Randy McIlwain, NBCDFW.com
Authorities said a twin-engine plane that crashed Thursday morning at a regional airport in south-central New Mexico, killed five people from Granbury, Texas.
State police said Rodney Duree, the pilot, was killed in the crash, along with his wife, Delanie Duree, 44; Lake Duree, 11; Keri Richey, 44, and Karl Richey, 46.
The Richleys' sons, 12-year-old Christopher and 16-year-old Alexander, were airlifted to El Paso for treatment. Their conditions were not immediately known.
No flight plan was filed for Thursday, but the pilot received a weather briefing Wednesday for flight conditions between Cleburne and Ruidoso, Lunsford said.
"We do not know whether he completed the flight on Wednesday or waited until today to depart," he said. "There was no contact with air traffic controllers."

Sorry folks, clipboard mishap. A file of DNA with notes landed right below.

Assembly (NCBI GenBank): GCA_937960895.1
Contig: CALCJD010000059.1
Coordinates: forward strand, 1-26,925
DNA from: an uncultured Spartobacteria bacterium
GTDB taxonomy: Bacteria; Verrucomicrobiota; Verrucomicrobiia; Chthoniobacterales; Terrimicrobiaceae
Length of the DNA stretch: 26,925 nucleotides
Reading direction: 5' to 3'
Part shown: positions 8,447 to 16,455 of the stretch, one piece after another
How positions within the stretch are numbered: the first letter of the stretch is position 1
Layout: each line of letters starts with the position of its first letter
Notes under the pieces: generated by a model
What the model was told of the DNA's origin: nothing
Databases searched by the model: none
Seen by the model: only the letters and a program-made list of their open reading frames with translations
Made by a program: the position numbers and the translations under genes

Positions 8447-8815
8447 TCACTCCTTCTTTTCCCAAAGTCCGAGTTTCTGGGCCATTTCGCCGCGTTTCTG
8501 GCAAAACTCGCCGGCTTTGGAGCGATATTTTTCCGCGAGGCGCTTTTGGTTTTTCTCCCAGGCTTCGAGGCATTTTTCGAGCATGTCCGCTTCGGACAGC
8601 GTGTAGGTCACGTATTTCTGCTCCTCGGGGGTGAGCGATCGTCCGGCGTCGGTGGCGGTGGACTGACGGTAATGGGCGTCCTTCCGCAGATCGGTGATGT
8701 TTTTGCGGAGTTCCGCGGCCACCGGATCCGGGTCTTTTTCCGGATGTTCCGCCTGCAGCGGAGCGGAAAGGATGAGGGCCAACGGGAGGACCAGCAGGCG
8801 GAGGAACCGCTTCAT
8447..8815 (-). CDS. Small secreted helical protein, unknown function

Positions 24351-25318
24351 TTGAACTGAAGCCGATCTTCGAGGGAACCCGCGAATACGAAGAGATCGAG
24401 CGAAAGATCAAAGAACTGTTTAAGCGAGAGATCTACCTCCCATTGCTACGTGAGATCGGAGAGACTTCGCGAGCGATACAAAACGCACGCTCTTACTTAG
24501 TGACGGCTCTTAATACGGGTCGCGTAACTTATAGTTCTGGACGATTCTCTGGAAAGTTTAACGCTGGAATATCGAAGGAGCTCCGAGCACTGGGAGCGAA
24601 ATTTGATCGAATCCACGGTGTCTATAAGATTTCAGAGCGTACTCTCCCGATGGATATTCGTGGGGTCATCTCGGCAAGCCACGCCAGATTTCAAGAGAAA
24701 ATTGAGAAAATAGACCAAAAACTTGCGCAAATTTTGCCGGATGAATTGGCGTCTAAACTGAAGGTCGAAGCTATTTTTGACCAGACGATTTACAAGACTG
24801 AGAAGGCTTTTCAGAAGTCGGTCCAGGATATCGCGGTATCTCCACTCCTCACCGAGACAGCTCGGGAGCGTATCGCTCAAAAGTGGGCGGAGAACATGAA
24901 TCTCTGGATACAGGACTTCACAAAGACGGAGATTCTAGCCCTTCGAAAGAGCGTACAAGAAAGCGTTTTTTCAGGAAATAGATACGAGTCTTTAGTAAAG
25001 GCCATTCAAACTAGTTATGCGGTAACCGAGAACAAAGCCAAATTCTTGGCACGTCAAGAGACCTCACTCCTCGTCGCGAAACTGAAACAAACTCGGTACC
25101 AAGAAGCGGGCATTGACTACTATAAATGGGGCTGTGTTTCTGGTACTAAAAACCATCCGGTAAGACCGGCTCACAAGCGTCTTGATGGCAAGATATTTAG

Cleburne city spokesman Charlie Hodges said the aircraft had stopped Thursday morning in Cleburne. The plane, piloted by two men, landed at 8:08 a.m. CDT, and two women and three children boarded with their luggage.
Neighbors said the Durees were going to New Mexico to spread the ashes of a recently deceased loved one.
Cessna Pilots Association Executive Director John Frank said a Cessna 310 has room for six people with a luggage compartment toward the rear. The only way seven passengers can fit into the aircraft is when one or more are under the age of two -- what pilots consider "an infant in arms," he said.
"This will all come out as things get sorted out as to who was on board and the ages and all of that, but the aircraft has a maximum of six seats," Frank said.
The tail number shows the six-seat Cessna 310 is registered to Rod Aviation in Granbury. which is owned by Rodney Duree. Duree was a former board member of the Granbury's Aviation Board.
"I am a pilot, I've flown with Rodney, he is a good pilot. And so I'm surprised that something like this happened," said Jamie Reiner.
Authorities said it was too early to tell what might have caused the crash. Investigators with the FAA and the National Transportation Safety Board were en route to the airport, about 130 miles south of Albuquerque.